New H2R-inspired tubular steel frame helps shed weight dramatically but compared to rivals like the Street Triple and MT-09 the Kawa is still a solid, hefty machine. Steering is lighter and sharper and suspension, with preload/rebound adjustable forks, is reasonable making it nimble enough for most. But pushed hard this remains one of the larger and heavier of ‘intermediate nakeds’.
Euro4 and quest for improvement means old 803cc four is replaced by sleeved-down unit from bigger Z1000. The result is 948cc with a hefty boost in power and torque. It’s a doddle to use, smooth and grunty and, above 6000rpm, thanks to the acoustically tuned airbox, howls like any streetfighter should.
Kawasakis have come on in leaps and bounds in recent years in this respect, most conspicuously with their pleasing use of different finishes and textures – the raised Kawasaki tank badge and crocodile skin effect seat finish are two examples here. As regards reliability, it’s too early to call save that the engine, based on that of the Z1000, is in a fairly soft state of tune and lartely proven, so we’ve little to fear.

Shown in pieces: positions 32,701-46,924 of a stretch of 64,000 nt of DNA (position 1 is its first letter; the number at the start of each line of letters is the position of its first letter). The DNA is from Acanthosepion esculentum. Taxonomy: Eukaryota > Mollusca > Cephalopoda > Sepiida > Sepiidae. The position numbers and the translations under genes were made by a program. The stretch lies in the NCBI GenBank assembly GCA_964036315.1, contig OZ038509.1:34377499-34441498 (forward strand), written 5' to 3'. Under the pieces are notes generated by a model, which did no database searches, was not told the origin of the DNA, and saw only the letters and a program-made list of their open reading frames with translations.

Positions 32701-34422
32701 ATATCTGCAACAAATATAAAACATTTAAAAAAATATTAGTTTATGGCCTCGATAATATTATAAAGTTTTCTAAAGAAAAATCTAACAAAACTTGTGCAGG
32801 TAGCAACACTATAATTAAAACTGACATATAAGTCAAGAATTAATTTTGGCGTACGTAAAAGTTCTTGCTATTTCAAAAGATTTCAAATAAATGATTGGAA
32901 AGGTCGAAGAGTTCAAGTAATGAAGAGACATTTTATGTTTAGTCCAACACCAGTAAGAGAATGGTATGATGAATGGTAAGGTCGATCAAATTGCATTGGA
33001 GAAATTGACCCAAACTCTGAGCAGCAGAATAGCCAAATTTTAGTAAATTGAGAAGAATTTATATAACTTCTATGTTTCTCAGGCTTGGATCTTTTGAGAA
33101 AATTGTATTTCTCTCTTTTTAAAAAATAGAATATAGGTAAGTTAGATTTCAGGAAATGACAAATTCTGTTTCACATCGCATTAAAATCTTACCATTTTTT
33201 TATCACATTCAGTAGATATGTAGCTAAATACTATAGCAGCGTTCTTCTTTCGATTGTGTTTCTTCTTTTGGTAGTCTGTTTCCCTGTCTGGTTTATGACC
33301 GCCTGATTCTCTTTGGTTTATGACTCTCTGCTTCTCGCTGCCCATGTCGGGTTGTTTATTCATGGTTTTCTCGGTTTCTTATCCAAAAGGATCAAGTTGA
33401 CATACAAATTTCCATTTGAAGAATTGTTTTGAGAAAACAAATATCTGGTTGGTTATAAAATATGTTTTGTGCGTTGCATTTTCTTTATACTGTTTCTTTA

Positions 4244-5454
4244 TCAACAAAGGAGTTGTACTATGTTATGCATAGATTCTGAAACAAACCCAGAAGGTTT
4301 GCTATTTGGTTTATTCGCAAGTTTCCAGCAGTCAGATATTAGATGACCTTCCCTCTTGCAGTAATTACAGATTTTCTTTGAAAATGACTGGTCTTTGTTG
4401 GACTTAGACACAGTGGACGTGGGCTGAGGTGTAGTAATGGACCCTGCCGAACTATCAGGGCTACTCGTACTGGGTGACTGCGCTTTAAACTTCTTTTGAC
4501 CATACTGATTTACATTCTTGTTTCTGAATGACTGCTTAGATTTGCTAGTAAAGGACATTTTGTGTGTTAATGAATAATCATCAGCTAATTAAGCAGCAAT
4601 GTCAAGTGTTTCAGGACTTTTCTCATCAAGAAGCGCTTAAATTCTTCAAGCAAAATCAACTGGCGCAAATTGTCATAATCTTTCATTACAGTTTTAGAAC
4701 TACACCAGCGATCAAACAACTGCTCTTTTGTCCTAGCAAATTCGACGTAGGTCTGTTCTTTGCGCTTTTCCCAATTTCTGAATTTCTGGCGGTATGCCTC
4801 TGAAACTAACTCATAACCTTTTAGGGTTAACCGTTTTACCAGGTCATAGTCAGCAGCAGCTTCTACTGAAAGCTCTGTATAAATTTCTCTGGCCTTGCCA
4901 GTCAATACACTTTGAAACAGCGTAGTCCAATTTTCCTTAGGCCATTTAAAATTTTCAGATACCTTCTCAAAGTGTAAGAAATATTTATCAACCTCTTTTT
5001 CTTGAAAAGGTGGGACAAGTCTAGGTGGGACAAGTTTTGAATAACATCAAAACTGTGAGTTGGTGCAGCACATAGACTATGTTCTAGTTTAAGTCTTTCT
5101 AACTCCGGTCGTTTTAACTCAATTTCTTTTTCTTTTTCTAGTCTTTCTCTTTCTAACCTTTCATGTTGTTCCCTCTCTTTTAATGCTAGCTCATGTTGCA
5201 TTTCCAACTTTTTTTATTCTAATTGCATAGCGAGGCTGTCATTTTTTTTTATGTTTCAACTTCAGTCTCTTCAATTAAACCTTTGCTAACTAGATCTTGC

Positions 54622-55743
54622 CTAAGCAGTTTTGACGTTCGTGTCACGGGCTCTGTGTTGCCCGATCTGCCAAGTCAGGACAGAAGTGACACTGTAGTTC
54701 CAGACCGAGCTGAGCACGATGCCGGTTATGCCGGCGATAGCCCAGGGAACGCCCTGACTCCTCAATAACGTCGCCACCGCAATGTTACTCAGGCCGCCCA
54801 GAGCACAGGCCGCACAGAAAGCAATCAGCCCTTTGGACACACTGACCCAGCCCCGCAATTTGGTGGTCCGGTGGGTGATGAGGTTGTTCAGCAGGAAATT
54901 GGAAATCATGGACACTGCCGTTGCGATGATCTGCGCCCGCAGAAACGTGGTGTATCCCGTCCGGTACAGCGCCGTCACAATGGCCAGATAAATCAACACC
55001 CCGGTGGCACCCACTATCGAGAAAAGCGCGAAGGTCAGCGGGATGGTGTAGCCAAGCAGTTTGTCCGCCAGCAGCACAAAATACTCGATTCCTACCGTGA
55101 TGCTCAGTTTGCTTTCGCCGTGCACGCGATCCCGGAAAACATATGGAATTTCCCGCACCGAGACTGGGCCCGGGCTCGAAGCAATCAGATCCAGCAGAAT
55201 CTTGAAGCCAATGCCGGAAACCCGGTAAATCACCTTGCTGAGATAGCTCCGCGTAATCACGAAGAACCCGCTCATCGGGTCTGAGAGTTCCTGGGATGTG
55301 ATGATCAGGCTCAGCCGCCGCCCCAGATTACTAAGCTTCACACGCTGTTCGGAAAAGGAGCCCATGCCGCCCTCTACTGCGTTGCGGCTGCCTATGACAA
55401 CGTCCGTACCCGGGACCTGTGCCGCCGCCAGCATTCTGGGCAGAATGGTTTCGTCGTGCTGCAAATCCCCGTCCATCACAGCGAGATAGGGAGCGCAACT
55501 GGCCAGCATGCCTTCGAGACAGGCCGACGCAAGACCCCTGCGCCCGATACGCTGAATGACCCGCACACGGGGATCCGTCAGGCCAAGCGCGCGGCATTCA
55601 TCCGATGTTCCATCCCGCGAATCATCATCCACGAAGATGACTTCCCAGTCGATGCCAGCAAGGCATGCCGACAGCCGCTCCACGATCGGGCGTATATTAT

The newcomer is £8249 – £350 up on the old Z800. We’re not saying it’s not worth that and you do get a lot of improved bike for your money, but this class is hotting up to one of the most competitive of all with most rivals, albeit ones with fewer cylinder and a less quality finish and details, significantly less.
Although the trend for electronics rider aids has, here, been conspicuously shunned by Kawasaki (the Z900 only comes with the compulsory ABS, possible to help differentiateit from its Z1000 bigger brother and keep it cheaper, too), in most other respects it’s well-equipped with decent clocks, adjustable suspension, span adjustable levers and neat detailing.